A Pundit debate about media ethics winds up on telly... So is my argument "spurious"? Has the media overstepped in reporting the Christchurch quake? Some new thoughts...
I got too busy to post about this yesterday, but the debate that barrister and journalist Steven Price and I began here on Pundit last week got an airing on TVNZ7's Court Report. You can watch last night's episode here. I'd like to hear your thoughts.
Steven and I got into this in the thread to my post about New Zealand television's ground-breaking coverage of the Christchurch earthquake. We've covered a lot of the questions already, but a few more came up last night which I thought were worth touching on.
As I said on The Court Report, this seems to me to be a renegotiation of the relationship between the media and ordinary New Zealanders in the midst of extraordinary events. The tension between public interest and individual rights is stretched like never before; some people are horrified that we have all been able to see images of New Zealanders grieving just as we see images of others from around the world (my examples, being footage from places such as Egypt and Iran).
My argument is that we in the media don't get to choose the truth, just report it as best we can. We didn't choose the earthquake or the loss of life, but if we honour truth and accurate reportage, if we want to understand what happened that day and come together as a nation and record it all for our collective memory (think of that woman with a blanket around her shoulders after the Wahine sank), then we can't shy away from pain and trauma.
My gut feeling remains that the public interest and demands of history outweigh the individual rights of those few unfortunate enough to have been forced to face death and their own deep personal loss in a national disaster that, unquestionably, also belongs to us all.
Most people get to grieve in private, with no cameras about. And that is what we'd all desire for ourselves and our families. But if your tragedy is a public one, especially an historic one, then it seems your tragedy is compounded by having to share it. That is unfair and possibly decided without consent, but it is also inevitable and arguably for the greater good.
Having said that, the media needs to walk this line very, very carefully. Some of the still photos I found more disturbing than the video. (Yes, I work in TV now, but I've spent most of my career in print, so this isn't about protecting my patch).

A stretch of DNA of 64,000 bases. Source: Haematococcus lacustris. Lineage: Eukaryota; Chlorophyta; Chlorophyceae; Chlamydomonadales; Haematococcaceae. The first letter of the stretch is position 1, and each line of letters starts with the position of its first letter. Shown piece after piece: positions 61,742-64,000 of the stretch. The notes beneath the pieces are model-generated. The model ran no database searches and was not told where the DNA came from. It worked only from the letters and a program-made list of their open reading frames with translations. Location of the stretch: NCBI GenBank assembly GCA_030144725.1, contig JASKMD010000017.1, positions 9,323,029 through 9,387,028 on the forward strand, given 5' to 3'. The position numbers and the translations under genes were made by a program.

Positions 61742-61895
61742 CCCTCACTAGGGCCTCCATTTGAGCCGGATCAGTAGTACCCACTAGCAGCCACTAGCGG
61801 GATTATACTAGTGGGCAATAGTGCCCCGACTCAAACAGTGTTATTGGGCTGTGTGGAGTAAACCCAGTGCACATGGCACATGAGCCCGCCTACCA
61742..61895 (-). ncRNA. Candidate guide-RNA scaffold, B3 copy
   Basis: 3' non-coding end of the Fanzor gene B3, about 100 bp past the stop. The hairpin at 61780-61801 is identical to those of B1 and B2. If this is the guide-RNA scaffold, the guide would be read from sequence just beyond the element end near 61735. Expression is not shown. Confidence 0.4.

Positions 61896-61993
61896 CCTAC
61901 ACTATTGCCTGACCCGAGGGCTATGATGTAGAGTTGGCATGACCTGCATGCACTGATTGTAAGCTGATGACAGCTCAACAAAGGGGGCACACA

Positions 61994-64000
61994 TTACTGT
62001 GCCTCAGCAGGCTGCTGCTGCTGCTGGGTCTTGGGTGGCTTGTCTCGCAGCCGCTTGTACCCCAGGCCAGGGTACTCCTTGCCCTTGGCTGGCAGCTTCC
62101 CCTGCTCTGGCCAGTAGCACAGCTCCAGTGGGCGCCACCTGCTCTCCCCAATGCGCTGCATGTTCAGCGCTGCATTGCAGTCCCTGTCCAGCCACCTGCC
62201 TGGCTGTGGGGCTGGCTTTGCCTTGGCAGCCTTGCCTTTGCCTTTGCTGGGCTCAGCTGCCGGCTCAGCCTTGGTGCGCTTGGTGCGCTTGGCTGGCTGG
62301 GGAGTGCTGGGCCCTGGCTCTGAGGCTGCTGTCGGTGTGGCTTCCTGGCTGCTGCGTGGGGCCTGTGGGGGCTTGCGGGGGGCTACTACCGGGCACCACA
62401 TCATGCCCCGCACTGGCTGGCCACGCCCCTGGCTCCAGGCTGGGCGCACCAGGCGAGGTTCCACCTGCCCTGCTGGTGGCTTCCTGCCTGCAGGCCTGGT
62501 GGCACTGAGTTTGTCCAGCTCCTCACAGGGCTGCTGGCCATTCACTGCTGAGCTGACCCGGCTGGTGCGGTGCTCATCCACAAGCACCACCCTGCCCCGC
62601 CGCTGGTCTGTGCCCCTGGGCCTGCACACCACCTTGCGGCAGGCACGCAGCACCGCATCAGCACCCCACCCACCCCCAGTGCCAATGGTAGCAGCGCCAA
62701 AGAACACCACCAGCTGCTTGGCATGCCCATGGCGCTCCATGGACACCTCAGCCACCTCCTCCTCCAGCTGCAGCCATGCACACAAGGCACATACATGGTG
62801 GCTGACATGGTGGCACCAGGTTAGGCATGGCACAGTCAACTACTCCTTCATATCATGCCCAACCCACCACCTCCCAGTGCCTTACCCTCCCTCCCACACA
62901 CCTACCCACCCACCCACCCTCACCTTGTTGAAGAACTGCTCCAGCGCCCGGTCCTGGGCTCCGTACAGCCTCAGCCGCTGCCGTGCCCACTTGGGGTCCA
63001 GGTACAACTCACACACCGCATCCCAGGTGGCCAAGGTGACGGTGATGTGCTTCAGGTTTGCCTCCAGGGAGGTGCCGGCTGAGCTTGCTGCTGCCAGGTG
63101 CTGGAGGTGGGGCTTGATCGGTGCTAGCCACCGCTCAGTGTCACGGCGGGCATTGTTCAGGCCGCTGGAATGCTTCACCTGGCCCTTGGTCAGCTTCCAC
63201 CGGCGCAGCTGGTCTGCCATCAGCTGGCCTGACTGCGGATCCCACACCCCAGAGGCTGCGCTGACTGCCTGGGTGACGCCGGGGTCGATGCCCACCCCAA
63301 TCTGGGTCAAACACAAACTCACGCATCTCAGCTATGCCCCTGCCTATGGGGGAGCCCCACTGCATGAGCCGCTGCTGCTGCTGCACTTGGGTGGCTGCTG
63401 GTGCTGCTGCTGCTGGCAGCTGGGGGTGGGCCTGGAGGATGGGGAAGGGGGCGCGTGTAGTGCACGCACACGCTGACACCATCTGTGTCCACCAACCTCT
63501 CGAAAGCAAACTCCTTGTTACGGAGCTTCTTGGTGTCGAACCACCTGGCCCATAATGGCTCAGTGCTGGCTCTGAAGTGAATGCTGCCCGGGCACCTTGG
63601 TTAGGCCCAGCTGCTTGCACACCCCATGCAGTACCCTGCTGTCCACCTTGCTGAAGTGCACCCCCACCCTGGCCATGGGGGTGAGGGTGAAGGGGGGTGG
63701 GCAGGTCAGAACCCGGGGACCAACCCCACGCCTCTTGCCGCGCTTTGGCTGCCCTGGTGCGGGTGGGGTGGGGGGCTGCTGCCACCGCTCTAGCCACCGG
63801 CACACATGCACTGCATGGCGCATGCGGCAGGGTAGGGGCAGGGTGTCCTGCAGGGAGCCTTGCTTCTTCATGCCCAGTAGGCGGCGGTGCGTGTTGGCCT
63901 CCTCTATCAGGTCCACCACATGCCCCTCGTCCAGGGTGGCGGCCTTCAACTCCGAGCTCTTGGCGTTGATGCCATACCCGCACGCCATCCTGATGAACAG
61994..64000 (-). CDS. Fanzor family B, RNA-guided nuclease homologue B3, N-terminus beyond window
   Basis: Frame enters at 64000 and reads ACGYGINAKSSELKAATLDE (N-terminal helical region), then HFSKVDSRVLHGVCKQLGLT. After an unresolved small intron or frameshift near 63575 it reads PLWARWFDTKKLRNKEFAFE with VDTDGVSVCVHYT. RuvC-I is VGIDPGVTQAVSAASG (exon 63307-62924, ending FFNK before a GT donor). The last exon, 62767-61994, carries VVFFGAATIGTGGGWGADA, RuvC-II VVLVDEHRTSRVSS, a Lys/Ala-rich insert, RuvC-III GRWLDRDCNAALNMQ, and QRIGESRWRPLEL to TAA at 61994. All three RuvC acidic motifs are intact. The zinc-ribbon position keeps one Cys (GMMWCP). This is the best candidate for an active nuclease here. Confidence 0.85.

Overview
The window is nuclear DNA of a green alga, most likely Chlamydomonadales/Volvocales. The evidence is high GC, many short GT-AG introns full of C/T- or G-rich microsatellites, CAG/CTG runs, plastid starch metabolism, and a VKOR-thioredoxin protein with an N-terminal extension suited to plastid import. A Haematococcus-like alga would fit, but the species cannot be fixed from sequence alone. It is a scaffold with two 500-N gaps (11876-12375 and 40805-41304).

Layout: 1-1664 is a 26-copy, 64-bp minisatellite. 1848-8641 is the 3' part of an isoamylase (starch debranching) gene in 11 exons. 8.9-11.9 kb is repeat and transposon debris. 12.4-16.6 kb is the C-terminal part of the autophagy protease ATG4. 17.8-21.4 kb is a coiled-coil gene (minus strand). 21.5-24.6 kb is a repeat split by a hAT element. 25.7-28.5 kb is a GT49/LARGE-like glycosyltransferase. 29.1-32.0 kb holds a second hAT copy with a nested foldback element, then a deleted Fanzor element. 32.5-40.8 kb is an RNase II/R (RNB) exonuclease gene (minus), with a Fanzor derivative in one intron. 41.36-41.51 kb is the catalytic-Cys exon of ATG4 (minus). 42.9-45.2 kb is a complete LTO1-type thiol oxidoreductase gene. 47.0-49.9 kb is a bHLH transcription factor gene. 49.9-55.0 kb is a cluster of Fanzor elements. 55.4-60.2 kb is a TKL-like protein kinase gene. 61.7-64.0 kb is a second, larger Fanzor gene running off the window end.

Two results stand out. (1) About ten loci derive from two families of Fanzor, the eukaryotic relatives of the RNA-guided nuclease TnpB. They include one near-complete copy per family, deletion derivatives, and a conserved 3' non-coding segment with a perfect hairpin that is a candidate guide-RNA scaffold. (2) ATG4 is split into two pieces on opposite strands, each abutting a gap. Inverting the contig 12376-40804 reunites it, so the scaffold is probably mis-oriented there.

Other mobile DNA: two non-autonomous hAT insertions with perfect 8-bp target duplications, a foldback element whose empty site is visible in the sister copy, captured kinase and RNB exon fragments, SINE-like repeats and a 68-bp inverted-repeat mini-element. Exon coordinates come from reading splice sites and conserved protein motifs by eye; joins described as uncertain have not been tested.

The photos of a dying man, and indeed the others trying to save him, made my heart lurch. They seemed wrong at a heart level, yet under the principle of 'hard truth', it's fair to show them. Still, I struggle with them.
The Manning children have become the cause celebre around this question. I'd only seen the pictures of them in tears or staring blankly into space. And hard as they are to see, I understand the decision made to broadcast and publish them.
However Eleanor tells me there has been TV footage shown of what seems to be the moment when an official told them of their mother's death. That's a much harder call, and raises several questions.
First, why did officials not take them aside to a private place to talk with them? Second, should precise moments like that perhaps be beyond the pale?
Christchurch lawyer Kathryn Dalziel told Greg King on The Court Report that she had read of an Australian journalist describing that coverage as the "media stealing their moment of grief". Well, yes and no. Yes, that moment perhaps should be sacred. But when, then, does it become ok to start shooting again?
I also wonder whether it's a nonsense to talk about a "moment of grief". Those poor children will be grieving still, and that grief will go on and on. We shared a glimpse, but we didn't steal their grief. It will be much bigger and much more personal than any few seconds.
One last point. Lawyer Nicole Moreham thinks my argument that people need to see images of disaster to really connect with those suffering as "spurious". She claims to have sufficient imagination to comprehend disaster without witnessing it.
I get her point, but frankly it's naive. Seeing something takes understanding to a whole other level, beyond what we comprehend by just hearing about it and imagining it. Facts are ascertained and emotions and thoughts are engaged at a deeper level.
Take any example – seeing a winning try is much more thrilling than having it described to you, even by the best raconteur; seeing that student standing before the tank in Tiananmen Square is indescribable; seeing and/or hearing war is very different from reading about it.
Look at these images from the past half century and it hits you how sharing suffering through images moves us.
Anyway, good on TVNZ7 for talking about the issue; another reason why its loss is so disappointing.